How Does An Owl Rotate Its Head? Explained In Detail

How Does An Owl Rotate Its Head?

Wide-eyed and round-faced, owls are mysterious night-dwellers seen as symbols of wisdom and intelligence, often leading princes on the right path in our fairy tales. 

And yes, they are pretty magical creatures, even if they cannot see the future in reality.

Owls are equipped with several physical abilities that make nocturnal activities much easier for them, and also make them such terrifying vicious predators. 

But among the more fascinating facts about them lies a slightly terrifying one fit for horror movies – their neck flexibility. 

An owl turning its head all the way back is not just a cartoon moment, it happens with almost all species of owls in real life. 

Many owls, including the barred owl and the great horned owl, have the ability to turn their head all the way to 270 degrees, both ways! 

This means that they could turn their head all the way left to look at their right side, and vice versa, which is doubly fascinating and horrifying. 

But as impromptu scientists, we must ask ourselves, how is this possible? 

How are they able to make such quick turns without causing permanent and even fatal damage to their neck arteries and veins? 

Why do they even need to do this in the first place? 

Well, today we are going to take a detailed look at everything you need to know about this peculiar habit of our hooting buddies!

How Does An Owl Rotate Its Neck Without Harming Itself?

The main concern scientists had with this habit of owls was as to how they did not simply have a stroke and die, as we humans would have. 

If humans attempted such a swivel, we would quickly tear the lining of arteries, leading to the formation of clots, and ultimately causing a stroke. 

It is not that owls have hardier vessel linings either, they are as fragile as humans and are susceptible to the simplest of tears and punctures. 

Two scientists at John Hopkins University School of Medicine joined to find out, by injecting 12 dead owls with red plastic and shimmering dye to preserve the dead vessels and see the insides better respectively.

Owl’s Have More Vertebrae = More Flexibility

Though this was previously known, one of the factors that play a huge role in increasing an owl’s neck flexibility is that they have twice the number of vertebrae in their neck as we do. 

We have a total of seven, while owls have fourteen cervical vertebrae.

Owls Have Wider Foramina

A new detail they found was that the owl’s neck vertebrae or neck bones had holes within them which are much larger than the case in most birds and humans. 

The intervertebral foramina is a foramen between two cervical vertebrae, through which the canals pass. 

This hole was found to be about 10 times larger in diameter as compared to the artery, thus these canals add some cushioning to the twisting head mechanism by acting as air pockets.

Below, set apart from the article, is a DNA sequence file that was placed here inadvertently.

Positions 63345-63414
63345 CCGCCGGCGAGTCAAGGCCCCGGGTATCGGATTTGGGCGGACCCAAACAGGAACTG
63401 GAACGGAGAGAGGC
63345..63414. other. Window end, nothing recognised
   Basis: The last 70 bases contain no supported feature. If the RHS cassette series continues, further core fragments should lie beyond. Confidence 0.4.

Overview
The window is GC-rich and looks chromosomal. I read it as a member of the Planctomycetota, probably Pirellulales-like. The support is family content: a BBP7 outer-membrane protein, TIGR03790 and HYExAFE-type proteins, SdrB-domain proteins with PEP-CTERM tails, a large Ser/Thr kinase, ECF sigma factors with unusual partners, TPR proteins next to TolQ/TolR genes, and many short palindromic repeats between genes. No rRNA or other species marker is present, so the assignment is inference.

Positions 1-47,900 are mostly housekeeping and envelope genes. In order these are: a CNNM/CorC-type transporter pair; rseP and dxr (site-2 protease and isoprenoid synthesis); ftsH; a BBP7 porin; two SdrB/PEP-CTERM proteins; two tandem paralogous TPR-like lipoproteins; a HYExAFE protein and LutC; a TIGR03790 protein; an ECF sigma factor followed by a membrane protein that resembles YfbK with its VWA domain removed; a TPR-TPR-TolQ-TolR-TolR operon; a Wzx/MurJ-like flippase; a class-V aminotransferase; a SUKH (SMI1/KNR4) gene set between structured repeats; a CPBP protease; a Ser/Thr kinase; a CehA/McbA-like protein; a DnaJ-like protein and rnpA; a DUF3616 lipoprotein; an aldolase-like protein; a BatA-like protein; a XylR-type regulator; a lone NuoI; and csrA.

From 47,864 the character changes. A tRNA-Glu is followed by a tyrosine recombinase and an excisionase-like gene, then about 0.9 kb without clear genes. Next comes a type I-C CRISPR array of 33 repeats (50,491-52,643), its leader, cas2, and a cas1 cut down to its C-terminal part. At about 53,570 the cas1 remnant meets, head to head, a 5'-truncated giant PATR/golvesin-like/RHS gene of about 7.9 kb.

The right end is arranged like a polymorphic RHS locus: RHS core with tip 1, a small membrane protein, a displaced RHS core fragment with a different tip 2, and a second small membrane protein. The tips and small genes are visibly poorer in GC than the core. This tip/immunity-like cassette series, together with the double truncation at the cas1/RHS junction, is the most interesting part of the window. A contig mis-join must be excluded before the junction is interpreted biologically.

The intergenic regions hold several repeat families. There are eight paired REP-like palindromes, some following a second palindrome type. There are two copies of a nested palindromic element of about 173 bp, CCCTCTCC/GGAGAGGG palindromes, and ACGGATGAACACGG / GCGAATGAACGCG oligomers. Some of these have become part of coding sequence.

Vertebral Artery Enters Higher

They also noticed another anatomical adaptation wherein the vertebral artery enters through the 12th cavity when counted from the top. 

This is in contrast to the usual case in other birds, where it enters through the 14th vertebrae. This ensures that the vertebral artery has some more room for slack.

Owls Have Unobstructed Blood Flow To The Brain 

Though all three of the above adaptations explain the flexibility, they still did not explain why the blood does not get cut off when the owl makes such sharp and sudden swivels. 

To explain this, the scientists conducted further experimentation and the result was astonishing. 

Usually, arteries go from thick to thin the further they move away from the heart. In owls though, they noticed that the vertebral artery enlarges as it approaches the brain. 

The scientists speculate that this is an adaptation so that the enlarged areas can act as a reservoir for excess pooled blood when the brain gets cut off during the head twisting.

There are also highly intersecting connections between the carotid and vertebral arteries which will ensure blood flow to the brain even if one artery gets blocked.

Why Do Owls Rotate Their Necks?

Now that we know the how of it, we desperately need to know: why do owls have to twist their head to such extreme levels? 

Unlike human beings, where we can move our eyeballs within the socket to our heart’s content, owls have tubular eyes that are fixed on its head. 

This means that they cannot simply move their eyeballs and thus need to move their entire heads when looking from side to side. 

These tubular eyes are incredibly efficient for far sight, as they act kind of like a telescope and help the bird view prey from a good distance away.

Can Owls Rotate Their Heads To 360 Degrees?

Not quite, but pretty close! In an eerie horror movie-esque display, owls have the ability to turn their heads a full 270 degrees on both sides! 

This means that they can look all the way to the left to see their right side and vice versa. 

They cannot turn their head all the way around back to the front in a 360 though, as the cartoons would have you believe!

Can Owls Rotate Their Heads Upside Down?


Shockingly yes! Again this is not a full 360 degrees motion, but they can twist their head to the same 270 degrees! 

Just as we move our gaze up, down, and to the sides while we are tracking an object, owls move their entire heads and thus can rotate their heads while they are busy following something with their eyes. 

A crucial part of their skeletal system called the pivotal joint is what allows for this broad range of movements.


So that was the eerily fascinating world of the highly flexible heads of owls! 

Owls are magical creatures, with a world of knowledge hidden within their thick plumage and their big round eyes. 

We hope you enjoyed this little venture into their vast and wonderful world, and that you learned something new!

Thank you for reading!

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